''We try to empower women by building their capacity to raise their own voices and strengthen their bargaining capacity''
Awaj Foundation is a member of GAATW working in the city of Dhaka, Bangladesh. In September 2023, Vivian Cartagena, our Programme Officer Alliance Strengthening interviewed Nazma Akter, Founder and Executive Director of the organisation, to know about the journey, work and approach of the organisation throughout the years.
Vivian: Can you tell me how and why the Awaj Foundation was created?
N: The foundation was founded to support workers in the garment industry. I started working in the garment industry when I was 11 years old with my mother. And I remember the time I was working in the factory, it was not considered as a formal sector, with fair wages and with hourly schedules. The salary was very low, and we were treated very badly. Then, I lost my job when we started raising our voices about workers' concerns and issues.
Later on, we joined the labour movement, which was highly male-dominated, and there was little attention given to female workers' issues. There were many challenges, and our concerns were taking time to be addressed as most efforts were focused on political interest rather than on workers. We observed that many things were going badly, so as formal garment workers, we created this foundation. Seeing all the challenges and difficulties that workers face in this sector, we felt the need to organise among workers.
I keep looking back at my younger years when I raised my voice at that factory, and in the community, but our issues and demands were not heard instead, we were beaten by the police, blacklisted, and couldn't get a job. This is the reason why we are independent, and we want to lead all workers to raise their voices. That’s how I established this foundation in 2003.
Vivian: Could you tell us more about these challenging issues that you are focusing on? You have mentioned issues such as low wages in the garment sector, the exclusion of women, and even the disrespect of their rights, among others. Among these, which one is most challenging for you and for the foundation?
N: I think the major challenge is the normalisation of patriarchal behaviours in society. When a woman raises her voice on a particular issue, she can face difficulties from society. Currently, we are fighting for freedom of association and collective bargaining, gender-based violence, access to living wages, climate justice, and climate change. These are our main program areas and the issues we are fighting against. We are also raising the issue of the global supply chain, accountability, and transparency because most of the companies in Bangladesh benefit from internal migration and external migration.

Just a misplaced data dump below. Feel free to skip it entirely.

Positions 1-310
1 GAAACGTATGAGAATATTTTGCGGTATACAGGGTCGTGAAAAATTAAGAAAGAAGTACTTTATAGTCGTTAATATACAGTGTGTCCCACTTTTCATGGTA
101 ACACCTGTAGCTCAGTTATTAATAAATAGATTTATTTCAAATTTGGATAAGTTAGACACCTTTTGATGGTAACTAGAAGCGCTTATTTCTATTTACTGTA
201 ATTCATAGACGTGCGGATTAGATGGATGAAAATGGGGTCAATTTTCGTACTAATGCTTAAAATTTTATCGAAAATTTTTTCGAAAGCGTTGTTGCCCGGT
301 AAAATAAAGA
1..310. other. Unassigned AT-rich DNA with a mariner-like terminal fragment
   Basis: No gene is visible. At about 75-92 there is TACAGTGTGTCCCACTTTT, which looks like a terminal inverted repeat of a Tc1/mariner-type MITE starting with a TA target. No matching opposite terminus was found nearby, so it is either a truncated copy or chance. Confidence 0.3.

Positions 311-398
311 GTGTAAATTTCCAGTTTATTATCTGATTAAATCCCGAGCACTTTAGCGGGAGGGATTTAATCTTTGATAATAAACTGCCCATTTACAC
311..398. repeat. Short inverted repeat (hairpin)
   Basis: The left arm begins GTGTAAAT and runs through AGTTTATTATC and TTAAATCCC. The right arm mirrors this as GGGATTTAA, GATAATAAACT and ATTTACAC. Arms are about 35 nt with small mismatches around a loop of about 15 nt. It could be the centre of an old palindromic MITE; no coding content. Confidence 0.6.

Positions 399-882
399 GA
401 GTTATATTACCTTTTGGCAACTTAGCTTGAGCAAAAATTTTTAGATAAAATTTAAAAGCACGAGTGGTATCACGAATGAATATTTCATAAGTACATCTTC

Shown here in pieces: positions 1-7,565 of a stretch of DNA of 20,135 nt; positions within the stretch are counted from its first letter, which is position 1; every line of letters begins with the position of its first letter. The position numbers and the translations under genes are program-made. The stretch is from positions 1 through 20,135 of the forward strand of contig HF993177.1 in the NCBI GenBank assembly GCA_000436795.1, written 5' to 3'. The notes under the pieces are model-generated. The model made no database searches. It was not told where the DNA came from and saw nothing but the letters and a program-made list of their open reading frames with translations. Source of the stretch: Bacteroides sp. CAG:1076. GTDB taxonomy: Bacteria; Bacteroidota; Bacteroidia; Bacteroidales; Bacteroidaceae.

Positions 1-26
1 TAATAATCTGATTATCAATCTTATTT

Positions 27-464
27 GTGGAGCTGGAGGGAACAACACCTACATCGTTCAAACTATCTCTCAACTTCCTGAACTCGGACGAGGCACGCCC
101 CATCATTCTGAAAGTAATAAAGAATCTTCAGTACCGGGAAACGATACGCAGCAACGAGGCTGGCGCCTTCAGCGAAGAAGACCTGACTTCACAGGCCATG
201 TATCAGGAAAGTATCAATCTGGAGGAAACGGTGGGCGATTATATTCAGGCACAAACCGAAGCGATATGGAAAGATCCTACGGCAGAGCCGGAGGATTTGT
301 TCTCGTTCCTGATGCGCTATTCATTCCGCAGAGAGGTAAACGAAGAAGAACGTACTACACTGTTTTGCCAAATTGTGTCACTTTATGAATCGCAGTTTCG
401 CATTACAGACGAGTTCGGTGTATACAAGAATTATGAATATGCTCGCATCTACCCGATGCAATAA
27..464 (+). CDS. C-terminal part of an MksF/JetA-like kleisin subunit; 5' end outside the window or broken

We observed similar problems for garment workers in Gulf countries and other developing countries. They face the same issues, and some end up exploited. Migrant workers in low-wage sectors are more exposed to exploitative conditions and hazardous work. In the case of domestic workers, they come to face all kinds of harassment and abuse, such as sexual, physical, and mental.
So, relating to these issues, we try to empower women by building their capacity to raise their own voices and strengthen their bargaining capacity.
Vivian: Great, and what are the main dynamics in the work that you do with women? For example, how do you conduct the training sessions for empowering and bargaining skills?
N: We have formal and informal training, and we also provide human rights training. We do that with responsibility. We focus on responsible leadership of women, for example, in terms of rights and obligations. So, we have women who are very positive and can successfully handle and resolve issues at the workplace. We also try to make them understand and engage with local and international organisations. They attend meetings, participate, and raise their own voice. Also, we have established a women’s network, and among them, they work on how to demand their rights and raise their voices.